'In times of crisis I take comfort in the words of black women in whatever form, whether it’s poetry, fiction, memoir, academia, journalism or a Twitter feed. When a white police officer killed an African-American man on camera in May, and ignited the fury of the world, I found strength in the activism of Aboriginal women who continued to break through the stifling silences to shout black lives matter on our own shores too. The writing of black women is powerful because, as Distinguished Professor Aileen Moreton-Robinson writes, although we come from a diversity of backgrounds and circumstances, we also share common experiences:
All Indigenous women share the common experience of living in a society that deprecates us. We share the experience of having different cultural knowledges.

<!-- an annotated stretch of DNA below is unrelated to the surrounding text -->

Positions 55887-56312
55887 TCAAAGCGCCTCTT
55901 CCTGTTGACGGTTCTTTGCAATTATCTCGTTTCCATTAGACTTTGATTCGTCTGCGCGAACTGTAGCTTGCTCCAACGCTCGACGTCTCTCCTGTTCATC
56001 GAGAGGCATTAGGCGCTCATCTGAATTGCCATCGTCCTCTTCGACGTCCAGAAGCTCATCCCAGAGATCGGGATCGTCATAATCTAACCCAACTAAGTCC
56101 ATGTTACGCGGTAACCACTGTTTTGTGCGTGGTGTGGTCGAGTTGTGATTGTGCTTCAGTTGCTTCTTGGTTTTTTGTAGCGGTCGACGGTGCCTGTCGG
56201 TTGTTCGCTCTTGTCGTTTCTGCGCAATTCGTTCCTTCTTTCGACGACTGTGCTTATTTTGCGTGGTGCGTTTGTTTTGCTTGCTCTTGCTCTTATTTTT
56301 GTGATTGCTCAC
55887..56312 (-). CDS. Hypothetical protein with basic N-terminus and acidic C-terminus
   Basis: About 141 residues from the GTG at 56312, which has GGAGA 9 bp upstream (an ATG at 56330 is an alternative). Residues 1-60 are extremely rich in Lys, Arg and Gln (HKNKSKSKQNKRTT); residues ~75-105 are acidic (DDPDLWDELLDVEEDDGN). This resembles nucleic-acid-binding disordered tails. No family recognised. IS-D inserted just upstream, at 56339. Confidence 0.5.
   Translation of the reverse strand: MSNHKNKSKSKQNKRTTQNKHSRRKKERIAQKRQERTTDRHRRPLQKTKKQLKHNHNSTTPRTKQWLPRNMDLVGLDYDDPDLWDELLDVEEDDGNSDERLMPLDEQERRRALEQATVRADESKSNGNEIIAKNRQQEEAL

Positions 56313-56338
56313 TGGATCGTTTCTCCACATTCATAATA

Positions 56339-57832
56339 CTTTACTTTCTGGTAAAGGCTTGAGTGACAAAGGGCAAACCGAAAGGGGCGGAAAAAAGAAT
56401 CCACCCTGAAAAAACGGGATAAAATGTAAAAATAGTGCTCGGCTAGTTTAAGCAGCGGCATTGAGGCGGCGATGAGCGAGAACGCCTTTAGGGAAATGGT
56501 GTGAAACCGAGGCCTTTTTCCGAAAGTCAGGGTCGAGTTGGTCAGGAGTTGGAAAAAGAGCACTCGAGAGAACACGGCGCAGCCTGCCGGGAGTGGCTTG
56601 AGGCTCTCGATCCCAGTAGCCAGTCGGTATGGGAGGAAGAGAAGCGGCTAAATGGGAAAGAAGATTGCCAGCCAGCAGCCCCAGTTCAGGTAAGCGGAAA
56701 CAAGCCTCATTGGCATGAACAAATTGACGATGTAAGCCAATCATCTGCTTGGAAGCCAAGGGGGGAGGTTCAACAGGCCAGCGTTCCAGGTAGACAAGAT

We share in the experience of the continual denial of our sovereignties. We share experiences of the politics of dispossession. We share our respective countries’ histories of colonisation. We share the experience of multiple oppressions. We share in the experiences of living in a hegemonic white patriarchal society.